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Black Bear

Photos by Stan Tekiela

by Stan Tekiela
© NatureSmart

August 25, 2022

Last week while leading a wildlife photography workshop to capture images of American Black Bears (Ursus americanus) we experienced a cuteness overload. Over three and half days, we saw many mother bears with spring cubs. The term “spring cub” refers to cubs that were born this past winter and just now coming out of den with their mother.

We are extremely fortunate in North America to have 3 out of the 8 bear species in the world. These are the Polar Bear, Brown Bear and Black Bear. The Polar Bear occur in the far northern region of Canada and Alaska. There are many subspecies of the Brown Bear including the well know Kodiak Brown Bear which is the largest of the subspecies and the Grizzly which is the smallest.

The Black Bear is unique to North America. This is why they are usually called the American Black Bear. It is found all across Canada and Alaska and reaching down the Rocky Mountains and extending well into Mexico. They are also found in many of the central and eastern states and as far south as Florida.

My photographic group was thrilled to see so many young spring cubs. These tiny four-legged furry critters were born just 3 to 4 months ago, during the coldest part of winter (January and February) in a protected den shared by their mother. Amazingly the cubs where only 8 to 10 ounces (half a pound) at birth. This is a tiny fraction of the size of the mother who is 200 to 300 pounds.

The mother looks after and takes care of the small bears for about 17 months. However, at a one and a half year of age and not very full grown at all, the young bears are chased away (dispersed) by the mother in June and July of their first full year. The mating season for bears is in June / July and the mother can’t have young cubs around when the big male bears come around for mating.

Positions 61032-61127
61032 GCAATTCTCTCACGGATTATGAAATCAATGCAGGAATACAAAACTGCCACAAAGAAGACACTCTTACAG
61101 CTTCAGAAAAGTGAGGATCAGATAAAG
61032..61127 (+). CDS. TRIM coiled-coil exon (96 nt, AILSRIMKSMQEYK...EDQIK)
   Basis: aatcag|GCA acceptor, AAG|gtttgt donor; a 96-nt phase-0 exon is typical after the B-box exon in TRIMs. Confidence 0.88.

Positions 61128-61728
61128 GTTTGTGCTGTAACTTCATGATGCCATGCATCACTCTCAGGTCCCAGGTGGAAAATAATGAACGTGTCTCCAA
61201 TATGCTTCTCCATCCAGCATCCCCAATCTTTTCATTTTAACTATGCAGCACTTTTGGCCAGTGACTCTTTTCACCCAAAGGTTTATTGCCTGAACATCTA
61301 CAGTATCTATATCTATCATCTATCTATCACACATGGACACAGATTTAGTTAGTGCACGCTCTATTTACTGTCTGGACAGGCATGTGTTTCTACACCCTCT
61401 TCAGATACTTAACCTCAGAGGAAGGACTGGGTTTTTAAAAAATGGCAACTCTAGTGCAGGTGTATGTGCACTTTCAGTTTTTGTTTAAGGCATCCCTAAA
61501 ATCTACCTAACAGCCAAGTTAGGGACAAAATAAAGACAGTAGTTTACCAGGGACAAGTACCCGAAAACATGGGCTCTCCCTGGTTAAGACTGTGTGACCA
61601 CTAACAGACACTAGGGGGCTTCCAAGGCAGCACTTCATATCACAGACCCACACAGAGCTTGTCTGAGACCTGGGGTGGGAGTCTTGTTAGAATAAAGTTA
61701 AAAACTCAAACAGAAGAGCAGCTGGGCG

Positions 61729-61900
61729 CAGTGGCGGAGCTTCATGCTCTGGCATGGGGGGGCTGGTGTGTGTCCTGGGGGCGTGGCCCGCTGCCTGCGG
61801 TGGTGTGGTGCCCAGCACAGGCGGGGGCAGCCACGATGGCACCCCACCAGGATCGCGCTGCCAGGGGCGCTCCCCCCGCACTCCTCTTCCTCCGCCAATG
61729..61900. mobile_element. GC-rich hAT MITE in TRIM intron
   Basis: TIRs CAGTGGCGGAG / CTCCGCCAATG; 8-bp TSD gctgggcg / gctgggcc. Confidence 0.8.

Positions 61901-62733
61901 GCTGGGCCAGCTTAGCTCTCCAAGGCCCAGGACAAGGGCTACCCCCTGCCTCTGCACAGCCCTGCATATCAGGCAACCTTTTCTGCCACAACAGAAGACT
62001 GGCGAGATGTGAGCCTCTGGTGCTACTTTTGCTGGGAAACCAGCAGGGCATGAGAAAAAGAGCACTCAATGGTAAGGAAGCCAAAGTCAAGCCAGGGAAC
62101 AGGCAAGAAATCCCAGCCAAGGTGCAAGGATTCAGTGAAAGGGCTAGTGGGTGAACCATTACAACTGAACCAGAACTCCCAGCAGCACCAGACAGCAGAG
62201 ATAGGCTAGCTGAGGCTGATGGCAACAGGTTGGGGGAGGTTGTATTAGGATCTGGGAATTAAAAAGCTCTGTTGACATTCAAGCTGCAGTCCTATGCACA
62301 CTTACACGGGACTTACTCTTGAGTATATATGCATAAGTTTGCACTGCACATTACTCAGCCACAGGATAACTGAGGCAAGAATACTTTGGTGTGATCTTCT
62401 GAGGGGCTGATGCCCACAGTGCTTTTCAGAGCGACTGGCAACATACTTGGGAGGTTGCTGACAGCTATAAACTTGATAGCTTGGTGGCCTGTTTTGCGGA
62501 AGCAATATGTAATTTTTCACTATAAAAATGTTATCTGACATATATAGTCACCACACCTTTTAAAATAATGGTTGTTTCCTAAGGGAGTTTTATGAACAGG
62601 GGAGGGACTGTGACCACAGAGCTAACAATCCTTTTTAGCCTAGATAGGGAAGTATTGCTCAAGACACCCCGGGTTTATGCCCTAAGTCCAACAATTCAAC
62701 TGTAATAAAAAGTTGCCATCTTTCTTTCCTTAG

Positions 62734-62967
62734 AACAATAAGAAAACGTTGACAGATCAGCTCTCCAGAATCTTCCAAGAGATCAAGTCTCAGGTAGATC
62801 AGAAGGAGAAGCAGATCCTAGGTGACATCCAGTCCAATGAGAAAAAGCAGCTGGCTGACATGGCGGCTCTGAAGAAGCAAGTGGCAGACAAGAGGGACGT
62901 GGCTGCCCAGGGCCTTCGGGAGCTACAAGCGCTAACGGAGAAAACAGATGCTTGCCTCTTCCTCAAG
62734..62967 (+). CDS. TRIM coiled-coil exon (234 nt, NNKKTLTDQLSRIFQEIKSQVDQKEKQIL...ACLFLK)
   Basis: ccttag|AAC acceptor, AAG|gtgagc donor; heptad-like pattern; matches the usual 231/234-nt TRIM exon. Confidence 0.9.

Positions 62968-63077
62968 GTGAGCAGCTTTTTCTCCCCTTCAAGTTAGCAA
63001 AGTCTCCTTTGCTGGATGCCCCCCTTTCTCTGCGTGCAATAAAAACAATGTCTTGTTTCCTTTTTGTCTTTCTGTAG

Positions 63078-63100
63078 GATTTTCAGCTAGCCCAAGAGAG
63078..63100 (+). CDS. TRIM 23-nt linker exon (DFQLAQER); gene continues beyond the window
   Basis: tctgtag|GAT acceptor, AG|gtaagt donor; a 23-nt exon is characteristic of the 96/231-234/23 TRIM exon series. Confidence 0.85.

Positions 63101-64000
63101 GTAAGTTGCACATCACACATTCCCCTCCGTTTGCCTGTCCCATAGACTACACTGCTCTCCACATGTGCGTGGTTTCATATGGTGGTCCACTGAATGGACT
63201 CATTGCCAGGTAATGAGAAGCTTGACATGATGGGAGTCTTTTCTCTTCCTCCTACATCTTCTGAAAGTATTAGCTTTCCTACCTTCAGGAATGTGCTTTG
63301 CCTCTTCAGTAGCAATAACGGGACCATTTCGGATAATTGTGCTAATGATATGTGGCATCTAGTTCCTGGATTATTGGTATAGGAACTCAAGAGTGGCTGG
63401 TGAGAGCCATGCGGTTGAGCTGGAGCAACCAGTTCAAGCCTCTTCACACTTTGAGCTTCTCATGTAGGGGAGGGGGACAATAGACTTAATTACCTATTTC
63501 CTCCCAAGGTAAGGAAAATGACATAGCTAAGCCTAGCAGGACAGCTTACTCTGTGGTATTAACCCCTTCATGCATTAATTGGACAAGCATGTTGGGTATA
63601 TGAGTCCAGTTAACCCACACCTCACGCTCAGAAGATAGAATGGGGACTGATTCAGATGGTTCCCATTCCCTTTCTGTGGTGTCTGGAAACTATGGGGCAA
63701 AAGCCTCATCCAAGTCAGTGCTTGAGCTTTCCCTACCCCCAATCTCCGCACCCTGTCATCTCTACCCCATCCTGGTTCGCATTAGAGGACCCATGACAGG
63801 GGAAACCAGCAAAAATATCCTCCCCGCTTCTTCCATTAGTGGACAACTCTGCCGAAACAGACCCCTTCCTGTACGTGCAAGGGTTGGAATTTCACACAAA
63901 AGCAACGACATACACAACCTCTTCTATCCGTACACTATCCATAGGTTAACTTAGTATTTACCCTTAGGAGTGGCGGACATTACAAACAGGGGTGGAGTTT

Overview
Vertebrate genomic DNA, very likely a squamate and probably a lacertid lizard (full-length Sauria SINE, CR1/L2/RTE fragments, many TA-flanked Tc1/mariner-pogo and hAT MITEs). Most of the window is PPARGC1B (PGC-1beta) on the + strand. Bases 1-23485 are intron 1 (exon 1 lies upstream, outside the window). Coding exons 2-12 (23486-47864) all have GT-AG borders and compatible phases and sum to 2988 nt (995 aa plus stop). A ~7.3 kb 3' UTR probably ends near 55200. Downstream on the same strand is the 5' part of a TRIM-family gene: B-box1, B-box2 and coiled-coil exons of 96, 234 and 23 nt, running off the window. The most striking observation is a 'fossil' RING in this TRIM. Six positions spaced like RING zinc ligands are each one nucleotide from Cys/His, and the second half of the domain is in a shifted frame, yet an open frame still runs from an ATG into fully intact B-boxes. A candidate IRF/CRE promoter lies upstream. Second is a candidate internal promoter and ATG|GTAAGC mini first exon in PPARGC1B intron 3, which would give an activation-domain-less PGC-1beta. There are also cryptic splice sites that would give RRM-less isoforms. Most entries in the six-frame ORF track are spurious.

Mother bears give birth to 1 to 6 young (average 2 to 3) every other year after they reach sexual maturity at 3 to 5 years of age. After mating the fertilized eggs do not implant in the female’s womb (uterus). The eggs are fertilized but remain in a suspended state and don’t grow until November when the eggs attach to the uteran wall.

So technically the gestation is only about 10 weeks long, which explains why the baby bears are so small at birth. Their eyes are still shut, and they are 100 percent dependent upon their mother. Their eyes don’t open until they are 30-40 days old and start to walk at 5 weeks. By the time the cubs follow the mother out of the den they weigh only about 4-8 pounds. They can run and climb trees to avoid danger even though they are so small. In fact, young bears spend more time up in trees than they do on the ground.

The cubs continue to nurse on mothers’ milk until their teeth grow in and they start to eat solid food. The cubs nurse for around 30 weeks. At 6 months of age, they weigh from 40-60 pounds and are eating fully on their own.

On average Black Bears live around 18 to 20 years and it’s hard to imagine that these tiny, super cute baby bears will grow up to be 300 pound males or 200 pound females. The oldest known Black Bear was a female that was over 39 years old and lived in the forests of northern Minnesota.

Over three days we had several opportunities to see and capture some amazing images of the spring cubs. Everything in the wild world is new and scarry to these tiny cubs so their natural response is to climb up a tree. Also, if the mother senses any danger she will huff and grunt, telling the cubs to get up in a tree. When this happened, it allowed us to capture some wonderful images and natural behaviors of these amazing critters. Until next time…

Stan Tekiela is a author / naturalist and wildlife photographer who travels the U.S. to study and photograph wildlife. He can be followed on Instagram, Facebook and Twitter. He can contacted via his web page at naturesmart.com.  


The nationally syndicated NatureSmart Column appears in over 25 cities spanning 7 states: Minnesota, Wisconsin, Michigan, Illinois, Ohio, New York and Pennsylvania. It is a bi-weekly column circulated to over 750,000 readers.

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